Copyright is a legal concept, enacted by most governments, giving the creator of an original work the exclusive rights to it, usually for a limited time.

Generally, it is "the right to copy", but also gives the copyright holder the right to be credited for the work, to determine who may adapt the work to other forms, who may perform the work, who may financially benefit from it, and other related rights. It is a form of intellectual property (like the patent and the trademark) applicable to any expressible form of an idea or information that is substantive and discrete.

Copyright protects works like novels, computer programmes, plays, sheet music and paintings. Generally, the author of a copyright work has the right to reproduce, publish, perform, communicate and adapt his work.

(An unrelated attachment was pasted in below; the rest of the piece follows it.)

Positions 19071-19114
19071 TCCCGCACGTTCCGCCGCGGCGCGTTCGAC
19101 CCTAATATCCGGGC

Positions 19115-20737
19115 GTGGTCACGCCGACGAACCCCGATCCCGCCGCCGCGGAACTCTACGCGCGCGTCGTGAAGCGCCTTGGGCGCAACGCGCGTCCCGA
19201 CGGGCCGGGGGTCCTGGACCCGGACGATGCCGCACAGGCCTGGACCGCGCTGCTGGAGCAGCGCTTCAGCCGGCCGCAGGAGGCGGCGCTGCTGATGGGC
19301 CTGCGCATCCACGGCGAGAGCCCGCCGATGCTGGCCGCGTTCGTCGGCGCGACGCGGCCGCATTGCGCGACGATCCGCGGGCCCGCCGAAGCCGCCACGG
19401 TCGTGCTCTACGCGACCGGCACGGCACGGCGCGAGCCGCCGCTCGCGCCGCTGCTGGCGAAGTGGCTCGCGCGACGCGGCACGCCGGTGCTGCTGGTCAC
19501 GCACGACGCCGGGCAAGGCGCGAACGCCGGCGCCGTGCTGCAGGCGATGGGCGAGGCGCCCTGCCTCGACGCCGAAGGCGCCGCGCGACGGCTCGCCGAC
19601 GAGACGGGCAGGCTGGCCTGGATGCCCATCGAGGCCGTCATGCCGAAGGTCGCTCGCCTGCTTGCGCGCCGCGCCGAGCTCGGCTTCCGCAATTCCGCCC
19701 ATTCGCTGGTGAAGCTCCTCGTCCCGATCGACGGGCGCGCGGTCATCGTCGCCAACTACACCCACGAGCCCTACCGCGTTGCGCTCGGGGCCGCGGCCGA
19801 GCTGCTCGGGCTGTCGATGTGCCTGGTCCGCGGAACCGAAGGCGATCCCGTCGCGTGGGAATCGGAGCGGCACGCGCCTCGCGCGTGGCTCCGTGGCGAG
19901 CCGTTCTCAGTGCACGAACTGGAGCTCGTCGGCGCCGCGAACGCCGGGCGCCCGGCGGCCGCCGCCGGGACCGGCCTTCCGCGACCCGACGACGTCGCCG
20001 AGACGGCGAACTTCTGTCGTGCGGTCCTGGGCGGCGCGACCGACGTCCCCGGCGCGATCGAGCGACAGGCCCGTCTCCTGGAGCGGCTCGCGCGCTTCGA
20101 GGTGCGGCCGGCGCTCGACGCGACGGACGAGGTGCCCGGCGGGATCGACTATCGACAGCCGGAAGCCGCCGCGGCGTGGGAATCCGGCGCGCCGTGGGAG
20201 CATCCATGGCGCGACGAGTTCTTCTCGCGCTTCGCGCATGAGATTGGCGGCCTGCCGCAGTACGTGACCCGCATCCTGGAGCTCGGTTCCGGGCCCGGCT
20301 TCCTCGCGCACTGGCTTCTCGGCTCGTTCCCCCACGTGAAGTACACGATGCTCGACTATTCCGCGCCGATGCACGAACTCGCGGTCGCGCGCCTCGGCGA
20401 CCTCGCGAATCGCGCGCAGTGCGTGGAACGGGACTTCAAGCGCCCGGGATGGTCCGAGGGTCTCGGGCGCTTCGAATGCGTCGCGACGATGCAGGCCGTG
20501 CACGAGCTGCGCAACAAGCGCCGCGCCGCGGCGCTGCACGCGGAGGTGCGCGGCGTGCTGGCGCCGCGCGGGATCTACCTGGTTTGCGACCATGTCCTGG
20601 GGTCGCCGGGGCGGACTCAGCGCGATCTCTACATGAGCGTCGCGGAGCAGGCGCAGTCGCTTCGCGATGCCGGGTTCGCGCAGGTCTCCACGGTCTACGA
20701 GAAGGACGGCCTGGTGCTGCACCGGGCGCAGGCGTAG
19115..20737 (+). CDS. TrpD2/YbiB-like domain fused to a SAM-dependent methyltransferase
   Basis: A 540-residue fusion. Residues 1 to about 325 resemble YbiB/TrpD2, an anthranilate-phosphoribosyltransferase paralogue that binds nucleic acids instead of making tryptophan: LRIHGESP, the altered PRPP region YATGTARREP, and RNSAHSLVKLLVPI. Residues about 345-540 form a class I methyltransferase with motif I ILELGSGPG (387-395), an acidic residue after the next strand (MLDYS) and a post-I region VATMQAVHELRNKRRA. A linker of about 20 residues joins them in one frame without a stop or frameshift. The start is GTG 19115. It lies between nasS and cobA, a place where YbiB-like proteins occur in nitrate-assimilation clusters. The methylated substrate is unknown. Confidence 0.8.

These exclusive rights form the bundle of rights that we call copyright and enable the owner to control the commercial exploitation of his work. Copyright can be transferred either as an entire bundle, or as a single, distinct right within the bundle.

For a work to be protected by copyright, it has to be original and expressed in a tangible form such as in recording or writing. Originality simply means that there is a degree of independent effort in the creation of the work.